In traditional Hindu dharma, the seeker on the spiritual path – provided he is a man – has a clearly delineated chronological paradigm: he is an unmarried youth, a householder, a retiree in contemplation of hermitude, and finally, a renunciate. These stages of life, while restricted to those willing to fulfill their worldly duties before pursuing their inner calling, allow a space for devotion within the scope of society and even civilization. For the female seeker, however, no such prescribed model exists. Swati Chopra’s Women Awakened Stories of Contemporary Spirituality in India takes as its catalyst the practical difficulties of being female and spiritually predisposed within a patriarchal framework.
By interviewing or studying eight women who chose (or were chosen for, as it were) the ascetic life, Chopra explores the fundamentally transgressive stance that is the choice to break away from the designations and limitations of gender in the quest for God, presenting questions about threats to security along the mendicant path, rebellion against family, celibacy versus partnership, biological motherhood as opposed to “universal motherhood”, the place of femininity and emotionality, and being taken seriously once having entered the fold.
Most of these questions remain largely rhetorical. While the book begins on a peaceful, open note, as it progresses little emerges that is challenging or thought-provoking, and though each individual encountered is distinct in her own right, some chapters seem almost no different from others. The eight women mystics and seekers who are either personally interviewed, or whose work is discussed via their disciples are: Sri Anandamayi Ma, Sri Sarada Devi, Mata Nirmala Devi, Nani Ma, Jetsunma Tenzin Palmo, Mata Amritanandamayi, Ven. Khandro Rinpoche and Sadhvi Bhagwati. Although each of them has a journey worth learning from, or at least investigating, and weighty questions are put forward in all cases, one comes away with very little illumination. Even figures as extraordinarily enigmatic as Anandamayi Ma, or as much of a contemporary phenomenon as Mata Amritanandamayi (better known as Amma, the hugging saint) are inadequately considered: neither the nature of their appeal nor the intensity of their own encounters with the divine are conveyed memorably.
There are large gaps in inquiry – six of the women seekers, including two who are foreigners by birth (Nani Ma and Sadhvi Bhagwati), are essentially rooted within the Hindu religion, though they may follow or have originated guru-centric cults. Only the book’s last two chapters, which also happen to be its most comprehensive and insightful, are interviews with two Buddhist nuns, one of British origin and the other a Tibetan of a yogic lineage. But the lack of diversity otherwise is striking, considering the many narratives from other faiths that Chopra could also have included – in syncretic India, surely it would not have been impossible to find a Christian, Muslim, Jewish, Sikh or Jain perspective, and these are only taking into account major traditions.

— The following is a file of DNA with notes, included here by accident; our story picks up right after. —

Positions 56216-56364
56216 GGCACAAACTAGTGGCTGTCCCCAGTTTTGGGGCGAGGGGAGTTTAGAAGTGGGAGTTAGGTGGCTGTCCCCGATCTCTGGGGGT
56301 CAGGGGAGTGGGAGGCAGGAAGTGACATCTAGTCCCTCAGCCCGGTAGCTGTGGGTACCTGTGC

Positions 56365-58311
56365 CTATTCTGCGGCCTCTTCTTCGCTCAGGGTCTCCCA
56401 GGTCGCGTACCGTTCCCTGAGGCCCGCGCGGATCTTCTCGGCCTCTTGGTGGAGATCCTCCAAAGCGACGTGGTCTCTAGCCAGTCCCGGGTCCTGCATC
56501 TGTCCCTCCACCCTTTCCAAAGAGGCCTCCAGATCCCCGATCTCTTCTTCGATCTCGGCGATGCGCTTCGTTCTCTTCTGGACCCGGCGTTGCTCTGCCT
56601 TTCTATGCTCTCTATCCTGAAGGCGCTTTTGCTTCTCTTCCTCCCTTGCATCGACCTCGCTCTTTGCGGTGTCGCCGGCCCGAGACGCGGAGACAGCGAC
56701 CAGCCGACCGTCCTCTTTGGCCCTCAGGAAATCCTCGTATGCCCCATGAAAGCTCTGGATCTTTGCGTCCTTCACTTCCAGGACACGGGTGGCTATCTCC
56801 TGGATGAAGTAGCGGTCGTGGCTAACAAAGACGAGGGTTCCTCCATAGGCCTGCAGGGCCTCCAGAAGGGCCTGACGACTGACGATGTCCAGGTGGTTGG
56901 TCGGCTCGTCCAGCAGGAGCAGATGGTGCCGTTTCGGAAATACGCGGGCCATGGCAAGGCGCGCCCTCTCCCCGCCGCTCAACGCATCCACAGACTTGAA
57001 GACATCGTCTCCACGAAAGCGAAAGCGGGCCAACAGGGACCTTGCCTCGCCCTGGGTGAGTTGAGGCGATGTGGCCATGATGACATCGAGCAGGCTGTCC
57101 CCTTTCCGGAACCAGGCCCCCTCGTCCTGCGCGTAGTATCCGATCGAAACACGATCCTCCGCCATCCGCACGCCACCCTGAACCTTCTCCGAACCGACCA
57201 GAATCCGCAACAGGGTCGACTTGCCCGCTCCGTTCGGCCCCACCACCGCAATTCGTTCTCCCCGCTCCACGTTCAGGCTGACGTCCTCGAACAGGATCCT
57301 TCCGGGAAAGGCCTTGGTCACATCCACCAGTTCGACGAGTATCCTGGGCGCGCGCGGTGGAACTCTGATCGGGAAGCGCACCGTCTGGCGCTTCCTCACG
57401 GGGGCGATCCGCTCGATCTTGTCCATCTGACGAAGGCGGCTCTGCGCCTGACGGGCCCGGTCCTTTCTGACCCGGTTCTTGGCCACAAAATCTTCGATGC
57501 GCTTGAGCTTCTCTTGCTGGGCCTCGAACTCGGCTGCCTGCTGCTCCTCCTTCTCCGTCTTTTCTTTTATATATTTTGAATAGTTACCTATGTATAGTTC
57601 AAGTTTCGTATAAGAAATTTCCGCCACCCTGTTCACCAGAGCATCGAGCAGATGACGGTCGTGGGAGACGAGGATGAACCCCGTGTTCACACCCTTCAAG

It’s also particularly interesting that the question of women’s roles within the scriptures is grappled with only in the chapters relating to Buddhism, where questions about the Buddha’s alleged misgivings about opening the sangha to female novitiates as well as the problem of a prayer in which one asks to not be given rebirth as a woman (because only men can achieve enlightenment) are posed to Jetsunma Tenzin Palmo and Ven. Khandro Rinpoche. The texts of the Hindu religion, the focus of the remaining chapters, are not taken to task for the misogyny and other inequalities within them. Chopra’s rather beautiful evocation of the Devi Mahatmyam, though relevant and inspiring, presents only one perspective of the role of the female – divine and otherwise – in theological literature.
To the author’s credit, she maintains a very neutral tone throughout the book, almost as if her own narration is only incidental, and not integral to the heart of the matter at hand. Only once is a significant personal involvement encountered: when she attempts an Internet exercise proscribed by Mata Nirmala Devi and is unmoved by it, but by itself the episode says very little. While the lack of subjectivity, which could easily have manifested in proselytizing or argument, is refreshing, it also eventually becomes somewhat unexciting. Spiritual experience is profound in both its ecstasies and in the wretchedness of its longing – as the passionate Sri Ramakrishna, who emerges ironically as the bedrock of the chapter ostensibly about his partner, Sri Sarada Devi, illustrated. A little more sharing about Chopra’s own spiritual quest – as Carol Lee Flinders’ At The Root of This Longing: Reconciling A Spiritual Hunger and a Feminist Thirst, Margaret Starbird’s The Goddess in the Gospels: Reclaiming the Sacred Feminine or any of the numerous books of the past few decades that have explored a women-centric faith have done – could have enriched it by a great deal. Religion is structural, but spirituality is personal and individual. This is the book’s core message, but lost in its own telling.
An edited version appeared in today’s The Sunday Guardian.